Jon asked me, “Background first, or not?”
How I Teach
I am not teaching art classes at the moment, but that doesn’t stop me from teaching art. I guess it just oozes out of me. I guess it is because I am a lifelong learner and I enjoy sharing my creative journey. I want to help Jon out. Although I am not teaching formally, I am intensely pursuing my artistic vision. More thought has gone into what I do and why I do it in the last few months then my entire lifetime.
When I started teaching six year ago, I realized right away that I create art intuitively. I found I needed to communicate what I did to my students verbally. Art classes I have attended often consist of a very capable art instructors teaching by demonstration only.* What I find most often in videos on YouTube is like that, except the instructor puts their art demonstrations to music. If I find an artist who actually verbalizes his technique, I follow them because they are a rare treasure. I am able to learn by demonstration only, but not everyone can. Art demonstration without verbalization leaves out so much valuable information. I want to know why someone does what they do.
I also learned when I first started teaching that I don’t paint well when I demonstrate in class, so I didn’t pursue that teaching style. I was determined to teach my students by thoughtfully breaking everything down for them. I took notice of how my students struggle in class and by the next week I came up with an exercise or project that allowed them to figure out their struggle and push through it.
Jon verbalized his struggle for me with a question, “What should I draw first, the object or the background?” Jon is working in colored pencils, but is interested in watercolors. His drawings tend towards a stylized realism. He has been influenced by tattoo artists and he wants to mix watercolors as a background with colored pencils. My objective is to push Jon beyond what he is comfortable with so I see his question as a very significant move forward. I am interested in getting him past copying other people’s art and towards using photos or objects as reference so he can create original art.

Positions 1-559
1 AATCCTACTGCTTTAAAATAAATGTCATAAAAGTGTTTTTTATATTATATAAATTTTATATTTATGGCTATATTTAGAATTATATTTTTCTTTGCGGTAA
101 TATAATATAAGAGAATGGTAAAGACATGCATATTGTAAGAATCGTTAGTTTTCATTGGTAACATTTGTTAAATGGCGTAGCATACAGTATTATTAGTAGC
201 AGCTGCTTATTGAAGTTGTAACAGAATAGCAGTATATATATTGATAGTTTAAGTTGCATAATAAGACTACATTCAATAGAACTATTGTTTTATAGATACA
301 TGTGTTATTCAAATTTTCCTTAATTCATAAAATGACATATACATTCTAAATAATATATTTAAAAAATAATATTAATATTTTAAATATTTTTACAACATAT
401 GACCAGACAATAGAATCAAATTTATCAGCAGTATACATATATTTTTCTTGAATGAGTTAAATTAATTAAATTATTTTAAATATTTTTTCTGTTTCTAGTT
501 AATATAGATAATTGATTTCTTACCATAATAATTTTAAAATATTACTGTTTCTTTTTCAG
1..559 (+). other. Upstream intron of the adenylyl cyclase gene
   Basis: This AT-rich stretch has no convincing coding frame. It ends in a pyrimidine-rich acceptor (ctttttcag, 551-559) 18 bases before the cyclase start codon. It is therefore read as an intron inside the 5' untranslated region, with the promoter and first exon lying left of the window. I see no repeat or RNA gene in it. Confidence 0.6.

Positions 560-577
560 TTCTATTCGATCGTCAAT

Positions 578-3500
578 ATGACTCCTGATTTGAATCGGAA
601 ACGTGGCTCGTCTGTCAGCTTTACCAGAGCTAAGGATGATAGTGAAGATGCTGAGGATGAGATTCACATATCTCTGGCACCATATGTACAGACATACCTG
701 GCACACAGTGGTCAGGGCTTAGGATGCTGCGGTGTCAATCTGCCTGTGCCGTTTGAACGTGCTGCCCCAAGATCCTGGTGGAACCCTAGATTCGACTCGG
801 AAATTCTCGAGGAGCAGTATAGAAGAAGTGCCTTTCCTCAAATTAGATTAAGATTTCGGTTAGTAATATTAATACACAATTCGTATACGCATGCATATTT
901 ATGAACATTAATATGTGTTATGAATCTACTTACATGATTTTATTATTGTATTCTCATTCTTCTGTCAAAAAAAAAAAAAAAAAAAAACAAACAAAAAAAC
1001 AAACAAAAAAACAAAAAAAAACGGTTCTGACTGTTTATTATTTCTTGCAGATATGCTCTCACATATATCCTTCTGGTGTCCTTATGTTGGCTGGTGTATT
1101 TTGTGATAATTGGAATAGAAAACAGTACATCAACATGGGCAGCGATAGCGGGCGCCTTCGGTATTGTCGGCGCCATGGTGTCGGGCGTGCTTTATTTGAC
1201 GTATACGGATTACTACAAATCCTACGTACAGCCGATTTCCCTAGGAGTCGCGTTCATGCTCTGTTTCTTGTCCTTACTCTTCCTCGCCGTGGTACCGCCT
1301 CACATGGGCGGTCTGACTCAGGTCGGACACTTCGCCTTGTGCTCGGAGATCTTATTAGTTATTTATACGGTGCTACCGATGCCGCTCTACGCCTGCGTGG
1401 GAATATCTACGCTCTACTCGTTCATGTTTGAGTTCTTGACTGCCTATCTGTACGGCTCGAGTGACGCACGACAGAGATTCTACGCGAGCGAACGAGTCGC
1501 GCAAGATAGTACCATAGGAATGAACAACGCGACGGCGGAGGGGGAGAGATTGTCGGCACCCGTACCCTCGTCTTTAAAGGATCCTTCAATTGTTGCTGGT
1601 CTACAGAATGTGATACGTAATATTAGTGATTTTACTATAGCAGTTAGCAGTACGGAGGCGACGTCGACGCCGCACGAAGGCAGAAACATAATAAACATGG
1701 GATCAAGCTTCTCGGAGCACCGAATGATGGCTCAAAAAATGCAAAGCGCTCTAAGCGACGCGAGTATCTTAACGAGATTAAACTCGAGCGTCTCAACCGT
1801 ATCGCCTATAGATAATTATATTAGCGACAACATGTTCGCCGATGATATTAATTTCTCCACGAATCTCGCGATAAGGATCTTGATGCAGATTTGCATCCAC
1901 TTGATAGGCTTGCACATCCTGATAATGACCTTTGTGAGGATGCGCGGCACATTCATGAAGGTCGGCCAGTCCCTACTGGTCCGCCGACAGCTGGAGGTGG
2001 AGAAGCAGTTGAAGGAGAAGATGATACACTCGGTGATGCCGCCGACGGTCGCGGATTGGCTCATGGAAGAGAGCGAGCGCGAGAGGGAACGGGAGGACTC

My answer is, “It depends.”
This question is probably one of the most important questions a student can ask, because most students don’t want to deal with the background in their art work. They render an object and then they are done. That isn’t wrong, but there is this whole other dimension of creating objects that exist in a place with things around them, or atmosphere, light, and shadow.
I say, it depends, because I go back and forth on the subject and at the moment I am painting my backgrounds of the flowers and plants last. I have been experimenting a lot too. Before I dive into the background of a piece I do a high quality scans of my paintings so if perhaps I ruin my work by adding the background, I am able to sell prints without one. I find however, once I deal with the background, I much prefer my paintings with one, although I see a lot of floral art and botanicals selling online without backgrounds.
I am able to paint my backgrounds last with confidence because my skill as a painter has developed enough to allow me to do it successfully. So if Jon is going to spend time creating a bird in colored pencils, which the subject he is working with at the present time, he will need to practice a lot with watercolor before he adds it to the background or risk ruining the art. I have some exercises for that. There is a lot at risk here, I know why Jon is asking. His goal is to sell his artwork online, his motive is to create quality original artwork.